Seniors in the Workforce: Featuring AGE

Anna gatti
Anna Gatti said the benefits of working part time for 20 hours a week include staying mentally and physically active.
Sorry for the short hiatus from blogging! We’re back with new and improved content! Check out this great story from the Austin-American Statesman’s Jobs section, published this last Sunday. Features AGE staffers Anna Gatti and Sara Peralta!

By Mauri Elbel Marketing Publications Writer

Published: 3:05 p.m. Wednesday, Aug. 25, 2010

Ed Myers will turn 80 in November but the Central Austin resident refuses to let age slow him down.

Though Myers began receiving retirement benefits at age 62, he has never stopped working. Instead, he supplements his income with three part-time jobs: he works three days a week in a sales position with local computer service company Gravity Systems and he’s a swim instructor and lifeguard at the YMCA’s Town Lake branch and a professional model for television commercials and print advertisements.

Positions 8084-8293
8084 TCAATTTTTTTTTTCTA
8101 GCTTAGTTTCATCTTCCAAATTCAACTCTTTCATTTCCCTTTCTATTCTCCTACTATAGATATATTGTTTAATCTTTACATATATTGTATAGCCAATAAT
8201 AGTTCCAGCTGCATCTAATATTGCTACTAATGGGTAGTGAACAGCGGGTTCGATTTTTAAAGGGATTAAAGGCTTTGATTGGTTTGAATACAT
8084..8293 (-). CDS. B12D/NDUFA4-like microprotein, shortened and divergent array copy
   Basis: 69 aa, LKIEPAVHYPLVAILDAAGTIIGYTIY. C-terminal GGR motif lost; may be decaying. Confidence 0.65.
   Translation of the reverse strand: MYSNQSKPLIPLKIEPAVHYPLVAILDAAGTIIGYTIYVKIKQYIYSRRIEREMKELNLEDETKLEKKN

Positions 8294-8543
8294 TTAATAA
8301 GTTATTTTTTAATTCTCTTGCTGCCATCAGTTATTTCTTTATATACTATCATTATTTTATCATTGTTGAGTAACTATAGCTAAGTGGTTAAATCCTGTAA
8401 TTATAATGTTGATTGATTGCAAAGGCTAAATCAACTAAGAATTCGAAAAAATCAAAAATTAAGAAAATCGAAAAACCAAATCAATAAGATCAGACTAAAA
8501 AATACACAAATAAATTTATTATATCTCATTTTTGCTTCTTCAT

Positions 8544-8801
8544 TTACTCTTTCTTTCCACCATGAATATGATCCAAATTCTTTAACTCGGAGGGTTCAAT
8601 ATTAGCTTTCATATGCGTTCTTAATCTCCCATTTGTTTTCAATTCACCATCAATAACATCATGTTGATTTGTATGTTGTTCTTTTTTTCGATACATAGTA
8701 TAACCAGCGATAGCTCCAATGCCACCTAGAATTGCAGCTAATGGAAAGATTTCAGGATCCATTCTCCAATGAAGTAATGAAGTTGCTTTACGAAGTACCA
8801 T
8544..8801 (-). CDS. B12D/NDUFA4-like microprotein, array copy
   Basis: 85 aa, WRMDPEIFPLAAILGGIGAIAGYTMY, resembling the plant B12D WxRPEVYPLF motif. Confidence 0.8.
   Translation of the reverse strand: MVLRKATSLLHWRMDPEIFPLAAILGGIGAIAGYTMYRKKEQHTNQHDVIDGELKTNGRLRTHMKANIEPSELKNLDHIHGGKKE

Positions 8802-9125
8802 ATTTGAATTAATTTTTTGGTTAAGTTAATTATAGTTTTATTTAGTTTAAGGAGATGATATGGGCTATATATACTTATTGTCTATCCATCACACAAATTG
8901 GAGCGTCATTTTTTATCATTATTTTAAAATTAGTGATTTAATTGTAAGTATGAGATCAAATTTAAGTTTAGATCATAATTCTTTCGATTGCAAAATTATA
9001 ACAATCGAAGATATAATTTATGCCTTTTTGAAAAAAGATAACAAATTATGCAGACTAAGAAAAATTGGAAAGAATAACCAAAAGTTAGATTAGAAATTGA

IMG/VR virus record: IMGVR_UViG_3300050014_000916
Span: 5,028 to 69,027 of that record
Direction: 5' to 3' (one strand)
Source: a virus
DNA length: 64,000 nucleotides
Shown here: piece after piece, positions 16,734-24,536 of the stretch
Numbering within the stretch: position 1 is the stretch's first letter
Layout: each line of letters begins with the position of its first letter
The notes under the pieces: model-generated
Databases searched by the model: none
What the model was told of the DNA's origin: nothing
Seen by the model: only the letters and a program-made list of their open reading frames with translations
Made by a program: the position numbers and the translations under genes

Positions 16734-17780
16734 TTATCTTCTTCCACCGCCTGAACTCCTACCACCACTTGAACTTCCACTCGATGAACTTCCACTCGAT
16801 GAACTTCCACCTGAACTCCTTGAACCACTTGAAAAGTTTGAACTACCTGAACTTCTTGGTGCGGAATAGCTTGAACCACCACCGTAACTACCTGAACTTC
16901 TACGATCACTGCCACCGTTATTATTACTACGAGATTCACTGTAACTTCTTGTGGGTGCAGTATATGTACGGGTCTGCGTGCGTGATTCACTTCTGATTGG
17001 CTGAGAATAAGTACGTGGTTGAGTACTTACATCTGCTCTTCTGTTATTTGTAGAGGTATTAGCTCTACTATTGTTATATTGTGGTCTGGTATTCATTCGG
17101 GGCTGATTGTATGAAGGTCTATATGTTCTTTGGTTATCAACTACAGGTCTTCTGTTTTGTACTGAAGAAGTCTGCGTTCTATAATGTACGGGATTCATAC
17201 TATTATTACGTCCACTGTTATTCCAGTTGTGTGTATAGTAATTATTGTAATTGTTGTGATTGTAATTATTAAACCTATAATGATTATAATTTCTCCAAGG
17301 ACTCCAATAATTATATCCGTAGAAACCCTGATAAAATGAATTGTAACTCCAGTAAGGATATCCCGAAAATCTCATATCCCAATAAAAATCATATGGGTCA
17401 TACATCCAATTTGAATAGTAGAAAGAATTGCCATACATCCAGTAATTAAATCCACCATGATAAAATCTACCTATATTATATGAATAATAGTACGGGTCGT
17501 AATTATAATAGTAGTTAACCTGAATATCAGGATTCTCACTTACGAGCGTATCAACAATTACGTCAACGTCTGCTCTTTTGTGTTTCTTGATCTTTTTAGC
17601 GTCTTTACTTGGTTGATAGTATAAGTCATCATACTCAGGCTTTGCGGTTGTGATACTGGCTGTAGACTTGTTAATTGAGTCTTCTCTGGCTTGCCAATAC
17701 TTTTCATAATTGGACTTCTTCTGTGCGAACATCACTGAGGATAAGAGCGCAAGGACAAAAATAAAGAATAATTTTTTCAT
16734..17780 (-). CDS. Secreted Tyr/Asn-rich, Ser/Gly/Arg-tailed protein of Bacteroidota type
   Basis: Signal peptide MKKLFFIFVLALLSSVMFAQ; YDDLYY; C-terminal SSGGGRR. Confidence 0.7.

“I have always worked — I enjoy working,” said Myers, who also volunteers for the YMCA’s Friday Senior Retreat Program, a social and fitness program for those with Alzheimer’s and dementia. “I like to stay busy, but I also do this to supplement our income with the economy the way it is right now.”

Myers and his wife sold their two outdoor recreation stores in Beaufort, N.C., and Jackson, Tenn., prior to moving to Austin nearly a decade ago. For seven years, he worked as a full-time marketing manager at a local architectural lighting design studio until it ran into financial trouble in 2009.

“Things have gotten more expensive, and the extra money helps us to do the things we wouldn’t be able to afford to do ordinarily, like traveling,” he said. “But I would go crazy if I didn’t work. I never really retired — you stay younger and healthier if you keep on going.”

Read more here.

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